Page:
Mannose-binding lectin (MBL) codon 54 gene polymorphism protects against development of pre-eclampsia, HELLP syndrome and pre-eclampsia-associated intrauterine growth restriction Academic Article uri icon

Overview

MeSH Major

  • Fetal Growth Retardation
  • HELLP Syndrome
  • Mannose-Binding Lectin
  • Polymorphism, Single Nucleotide
  • Pre-Eclampsia

abstract

  • Insufficient invasion of the spiral arteries by trophoblast cells is associated with the etiology of pre-eclampsia, the syndrome of hemolysis, elevated liver enzymes and low platelet counts (HELLP) and pre-eclampsia-associated intrauterine growth restriction (IUGR). Mannose-binding lectin (MBL) is a component of the innate immune system. MBL-mediated activation of the complement cascade is an important event in the destruction of invading trophoblasts. The gene coding for MBL is polymorphic, and variant alleles result in greatly reduced circulating MBL levels. The aim of this study was to test the association between an MBL polymorphism and pre-eclampsia, HELLP syndrome and IUGR. DNA was extracted from buccal swabs of 51 women with pre-eclampsia, 81 women with HELLP syndrome and 184 healthy pregnant controls. Aliquots were tested for a single nucleotide MBL gene polymorphism at codon 54 by PCR and endonuclease digestion. Homozygosity for the wild-type allele was more frequent in patients with pre-eclampsia (P = 0.04) and HELLP syndrome (P = 0.02) when compared with controls. The presence of the variant allele was more prevalent among controls than in women with pre-eclampsia (P = 0.02) or HELLP syndrome (P = 0.028). Twenty-two (55%) patients with pre-eclampsia and 43 (53%) women with HELLP syndrome delivered an IUGR neonate. MBL-54 heterozygosity was more frequent in controls (27.2%) than in pre-eclamptic women (4.5%, P = 0.025) and those with HELLP syndrome (11.7%, P = 0.05) who delivered an IUGR neonate. Genotype frequencies of neonates born to mothers in all study groups were similar. Carriage of the MBL codon 54 polymorphism protects against pre-eclampsia, HELLP syndrome and IUGR and implies that an MBL-mediated event might be involved in the pathogenesis of these disorders.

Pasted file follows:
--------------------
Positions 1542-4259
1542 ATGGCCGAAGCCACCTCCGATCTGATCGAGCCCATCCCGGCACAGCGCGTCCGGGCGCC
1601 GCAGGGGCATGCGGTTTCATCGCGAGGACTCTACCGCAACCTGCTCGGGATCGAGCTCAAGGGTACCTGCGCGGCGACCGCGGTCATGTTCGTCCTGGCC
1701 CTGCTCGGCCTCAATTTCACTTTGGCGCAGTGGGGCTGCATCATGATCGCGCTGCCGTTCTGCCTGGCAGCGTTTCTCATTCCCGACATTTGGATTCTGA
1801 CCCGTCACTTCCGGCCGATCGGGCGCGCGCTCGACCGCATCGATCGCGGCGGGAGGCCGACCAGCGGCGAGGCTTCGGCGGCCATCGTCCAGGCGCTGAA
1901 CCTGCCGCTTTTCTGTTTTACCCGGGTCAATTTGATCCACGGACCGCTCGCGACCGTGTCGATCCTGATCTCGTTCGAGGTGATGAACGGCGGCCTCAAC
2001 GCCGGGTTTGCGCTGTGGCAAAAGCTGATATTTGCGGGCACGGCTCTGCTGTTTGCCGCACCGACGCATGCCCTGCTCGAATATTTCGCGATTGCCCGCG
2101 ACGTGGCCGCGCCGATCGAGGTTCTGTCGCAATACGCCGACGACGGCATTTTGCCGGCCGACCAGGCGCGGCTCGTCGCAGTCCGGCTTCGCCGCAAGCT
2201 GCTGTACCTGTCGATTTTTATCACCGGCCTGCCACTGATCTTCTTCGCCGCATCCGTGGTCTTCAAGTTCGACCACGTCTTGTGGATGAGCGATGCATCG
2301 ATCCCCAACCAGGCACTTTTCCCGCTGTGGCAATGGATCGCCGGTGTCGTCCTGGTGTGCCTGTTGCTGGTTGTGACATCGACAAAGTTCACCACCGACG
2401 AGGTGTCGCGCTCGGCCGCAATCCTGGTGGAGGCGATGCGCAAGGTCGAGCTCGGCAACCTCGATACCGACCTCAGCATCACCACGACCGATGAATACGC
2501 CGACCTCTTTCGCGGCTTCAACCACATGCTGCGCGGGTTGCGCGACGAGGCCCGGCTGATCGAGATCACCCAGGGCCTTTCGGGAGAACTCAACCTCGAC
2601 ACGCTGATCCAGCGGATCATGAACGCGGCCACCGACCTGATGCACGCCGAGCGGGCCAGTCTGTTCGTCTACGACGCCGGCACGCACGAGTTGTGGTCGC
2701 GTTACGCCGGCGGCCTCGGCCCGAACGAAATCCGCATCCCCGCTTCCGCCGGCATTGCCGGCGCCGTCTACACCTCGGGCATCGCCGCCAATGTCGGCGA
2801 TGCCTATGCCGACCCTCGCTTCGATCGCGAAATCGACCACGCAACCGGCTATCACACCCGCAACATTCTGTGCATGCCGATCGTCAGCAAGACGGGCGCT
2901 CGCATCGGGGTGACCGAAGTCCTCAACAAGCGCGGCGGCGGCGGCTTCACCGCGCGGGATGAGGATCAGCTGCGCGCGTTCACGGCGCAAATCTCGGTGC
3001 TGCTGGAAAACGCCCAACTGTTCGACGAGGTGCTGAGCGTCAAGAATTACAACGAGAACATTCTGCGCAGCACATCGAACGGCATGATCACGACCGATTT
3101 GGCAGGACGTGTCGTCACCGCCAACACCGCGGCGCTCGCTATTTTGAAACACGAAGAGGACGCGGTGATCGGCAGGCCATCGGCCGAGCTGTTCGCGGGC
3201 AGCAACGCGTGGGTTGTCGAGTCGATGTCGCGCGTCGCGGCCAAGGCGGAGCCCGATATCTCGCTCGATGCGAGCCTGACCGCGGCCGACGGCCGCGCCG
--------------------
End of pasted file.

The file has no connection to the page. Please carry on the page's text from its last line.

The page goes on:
publication date

  • April 2007

Research

keywords

  • Academic Article

Identity

Language

  • eng

Digital Object Identifier (DOI)

  • 10.1093/molehr/gam003

PubMed ID

  • 17314117

Additional Document Info

start page

  • 281

end page

  • 5

volume

  • 13

number

  • 4